Introduction: Fitting a T33 Rainwater Diverter and Filter for Water Butts

There is a fine product out there called a Raintec T33 Rainwater Filter, made by It  filters the water coming out of your downpipe so that only clean rainwater enters your water butt; leaves and other debris continue down the pipe as normal.

Trouble is the English instructions included are the direst I have ever seen. Sample:

“3. Instll Filter choose reduction according to downpipe diameter not required
reductions should be cut out with a sharp knife top  fixpart of filter in the downpipe see Fig 3. 3.”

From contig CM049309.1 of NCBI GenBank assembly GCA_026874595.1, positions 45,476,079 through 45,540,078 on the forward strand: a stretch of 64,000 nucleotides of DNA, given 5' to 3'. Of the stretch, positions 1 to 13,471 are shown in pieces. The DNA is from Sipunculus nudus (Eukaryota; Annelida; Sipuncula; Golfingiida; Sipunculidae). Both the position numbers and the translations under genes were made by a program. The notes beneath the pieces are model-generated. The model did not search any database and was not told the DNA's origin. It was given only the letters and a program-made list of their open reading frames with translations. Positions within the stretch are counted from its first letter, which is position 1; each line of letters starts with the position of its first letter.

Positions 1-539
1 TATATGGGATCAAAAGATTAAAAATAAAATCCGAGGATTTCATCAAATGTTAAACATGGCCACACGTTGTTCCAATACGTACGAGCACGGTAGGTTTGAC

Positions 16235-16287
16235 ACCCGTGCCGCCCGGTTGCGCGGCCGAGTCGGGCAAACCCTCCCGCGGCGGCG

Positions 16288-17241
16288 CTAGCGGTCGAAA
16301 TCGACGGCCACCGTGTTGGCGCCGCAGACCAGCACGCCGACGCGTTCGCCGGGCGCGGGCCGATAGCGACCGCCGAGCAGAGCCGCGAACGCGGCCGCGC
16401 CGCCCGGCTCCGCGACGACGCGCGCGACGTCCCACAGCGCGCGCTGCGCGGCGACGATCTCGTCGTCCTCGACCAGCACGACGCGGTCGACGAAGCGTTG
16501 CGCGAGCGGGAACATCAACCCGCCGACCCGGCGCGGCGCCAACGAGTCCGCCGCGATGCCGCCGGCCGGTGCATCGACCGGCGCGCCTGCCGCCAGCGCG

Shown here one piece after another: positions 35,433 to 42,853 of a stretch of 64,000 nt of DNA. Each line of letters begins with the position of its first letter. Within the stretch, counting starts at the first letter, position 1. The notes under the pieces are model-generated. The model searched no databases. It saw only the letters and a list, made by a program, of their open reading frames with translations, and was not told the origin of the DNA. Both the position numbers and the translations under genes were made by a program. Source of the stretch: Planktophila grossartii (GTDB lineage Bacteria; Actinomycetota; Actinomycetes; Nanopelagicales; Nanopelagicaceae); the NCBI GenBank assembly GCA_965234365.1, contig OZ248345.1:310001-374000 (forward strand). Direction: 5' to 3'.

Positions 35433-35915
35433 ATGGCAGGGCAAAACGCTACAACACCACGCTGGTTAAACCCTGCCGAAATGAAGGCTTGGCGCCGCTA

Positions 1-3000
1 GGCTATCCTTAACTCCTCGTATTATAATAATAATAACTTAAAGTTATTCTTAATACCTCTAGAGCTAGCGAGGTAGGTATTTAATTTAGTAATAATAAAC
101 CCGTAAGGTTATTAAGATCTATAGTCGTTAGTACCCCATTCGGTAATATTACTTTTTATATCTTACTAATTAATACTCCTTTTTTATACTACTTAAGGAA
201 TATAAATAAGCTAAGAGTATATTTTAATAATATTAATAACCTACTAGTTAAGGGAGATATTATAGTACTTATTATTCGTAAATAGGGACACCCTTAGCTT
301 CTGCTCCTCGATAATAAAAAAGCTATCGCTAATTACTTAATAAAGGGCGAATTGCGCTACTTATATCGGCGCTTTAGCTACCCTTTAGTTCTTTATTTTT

So here's my alternative guide.

You'll also find this product variously called Regenwasser-Fallrohrfilter T 33 , Regenfilter,RF-T33, Regenwachter, and so on. As of April 2010, it's listed on

Step 1: Caveats

These instructions were written by a user as a substitute for the ones included in the pack. Much of the technical information is culled from various supplier websites, so the writer cannot vouch for its accuracy. The installation instructions are the writer’s best attempt: again, he cannot be liable for any errors or omissions. Your problems are your own. Good luck.

Step 2: Blurb

The T33 Downpipe Rain Filter Unit is suitable for water butts or tanks up to 1000 litres, and a roof area of 80 m² (there is another version, the T50, for roof areas of 100 m²). It  filters the water through a 0.1mm gauge stainless steel screen, so that only clean rainwater enters the butt, while leaves and other debris continue down the pipe as normal.